Towards real time speckle controlled retinal photocoagulation

Katharina Bliedtner, Eric Seifert, Leoni Stockmann, Lisa Effe, Ralf Brinkmann


Photocoagulation is a laser treatment widely used for the therapy of several retinal diseases. Intra- and inter-individual variations of the ocular transmission, light scattering and the retinal absorption makes it impossible to achieve a uniform effective exposure and hence a uniform damage throughout the therapy. A real-time monitoring and control of the induced damage is highly requested. Here, an approach to realize a real time optical feedback using dynamic speckle analysis is presented. A 532 nm continuous wave Nd:YAG laser is used for coagulation. During coagulation, speckle dynamics are monitored by a coherent object illumination using a 633nm HeNe laser and analyzed by a CMOS camera with a frame rate up to 1 kHz. It is obvious that a control system needs to determine whether the desired damage is achieved to shut down the system in a fraction of the exposure time. Here we use a fast and simple adaption of the generalized difference algorithm to analyze the speckle movements. This algorithm runs on a FPGA and is able to calculate a feedback value which is correlated to the thermal and coagulation induced tissue motion and thus the achieved damage. For different spot sizes (50-200 μm) and different exposure times (50-500 ms) the algorithm shows the ability to discriminate between different categories of retinal pigment epithelial damage ex-vivo in enucleated porcine eyes. Furthermore in-vivo experiments in rabbits show the ability of the system to determine tissue changes in living tissue during coagulation.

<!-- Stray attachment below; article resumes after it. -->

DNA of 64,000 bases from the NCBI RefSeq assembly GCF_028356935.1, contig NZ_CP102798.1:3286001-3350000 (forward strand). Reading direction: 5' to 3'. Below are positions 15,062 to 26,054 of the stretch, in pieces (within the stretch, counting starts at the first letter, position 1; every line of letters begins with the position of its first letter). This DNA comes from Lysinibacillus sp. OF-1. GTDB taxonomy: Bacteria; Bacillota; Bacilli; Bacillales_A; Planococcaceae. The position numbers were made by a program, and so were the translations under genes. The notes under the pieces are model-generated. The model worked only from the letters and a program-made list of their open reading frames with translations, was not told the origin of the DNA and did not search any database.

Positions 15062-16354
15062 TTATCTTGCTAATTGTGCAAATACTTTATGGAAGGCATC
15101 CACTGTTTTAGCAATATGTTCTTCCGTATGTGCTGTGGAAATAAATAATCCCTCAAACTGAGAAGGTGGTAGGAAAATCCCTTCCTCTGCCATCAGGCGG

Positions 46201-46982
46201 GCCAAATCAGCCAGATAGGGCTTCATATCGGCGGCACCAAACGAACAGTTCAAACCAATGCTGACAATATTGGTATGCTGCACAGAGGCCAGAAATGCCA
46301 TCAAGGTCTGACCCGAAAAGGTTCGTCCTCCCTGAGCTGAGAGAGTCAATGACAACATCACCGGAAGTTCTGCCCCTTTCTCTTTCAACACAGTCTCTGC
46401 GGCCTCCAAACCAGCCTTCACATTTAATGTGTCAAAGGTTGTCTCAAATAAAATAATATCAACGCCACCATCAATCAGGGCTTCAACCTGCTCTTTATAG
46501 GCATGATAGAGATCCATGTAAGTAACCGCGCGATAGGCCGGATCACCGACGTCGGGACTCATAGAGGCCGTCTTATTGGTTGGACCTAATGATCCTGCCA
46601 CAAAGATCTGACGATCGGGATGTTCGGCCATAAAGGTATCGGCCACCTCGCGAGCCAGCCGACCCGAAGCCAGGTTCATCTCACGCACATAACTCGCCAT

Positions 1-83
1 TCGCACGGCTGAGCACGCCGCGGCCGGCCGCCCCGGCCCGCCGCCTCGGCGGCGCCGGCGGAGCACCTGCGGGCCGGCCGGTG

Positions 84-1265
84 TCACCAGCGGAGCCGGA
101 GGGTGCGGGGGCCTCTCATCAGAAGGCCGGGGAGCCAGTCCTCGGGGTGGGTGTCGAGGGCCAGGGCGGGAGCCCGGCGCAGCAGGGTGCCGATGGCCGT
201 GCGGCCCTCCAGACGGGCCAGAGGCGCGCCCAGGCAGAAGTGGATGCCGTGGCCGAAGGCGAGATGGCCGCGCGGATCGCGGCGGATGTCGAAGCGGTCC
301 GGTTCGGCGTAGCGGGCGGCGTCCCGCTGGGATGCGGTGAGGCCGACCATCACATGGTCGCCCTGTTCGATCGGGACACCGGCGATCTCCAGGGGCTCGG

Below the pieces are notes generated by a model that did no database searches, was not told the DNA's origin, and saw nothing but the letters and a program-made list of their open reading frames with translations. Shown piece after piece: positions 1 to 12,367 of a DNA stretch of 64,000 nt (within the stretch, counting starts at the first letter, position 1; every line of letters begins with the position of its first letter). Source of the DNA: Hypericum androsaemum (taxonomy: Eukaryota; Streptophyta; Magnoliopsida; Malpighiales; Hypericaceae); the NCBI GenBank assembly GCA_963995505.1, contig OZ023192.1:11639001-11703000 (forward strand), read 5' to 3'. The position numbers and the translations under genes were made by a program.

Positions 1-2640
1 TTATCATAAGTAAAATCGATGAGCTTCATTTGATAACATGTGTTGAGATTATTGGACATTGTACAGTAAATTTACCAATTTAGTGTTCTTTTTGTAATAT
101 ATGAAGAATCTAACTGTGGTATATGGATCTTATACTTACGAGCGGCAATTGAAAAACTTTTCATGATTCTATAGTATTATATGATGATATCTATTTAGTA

Original languageEnglish
Title of host publicationOphthalmic Technologies XXVI
VolumeVolume 9693
Publication date05.04.2016
Publication statusPublished - 05.04.2016
EventOphthalmic Technologies XXVI - San Francisco, United States
Duration: 13.02.201618.02.2016


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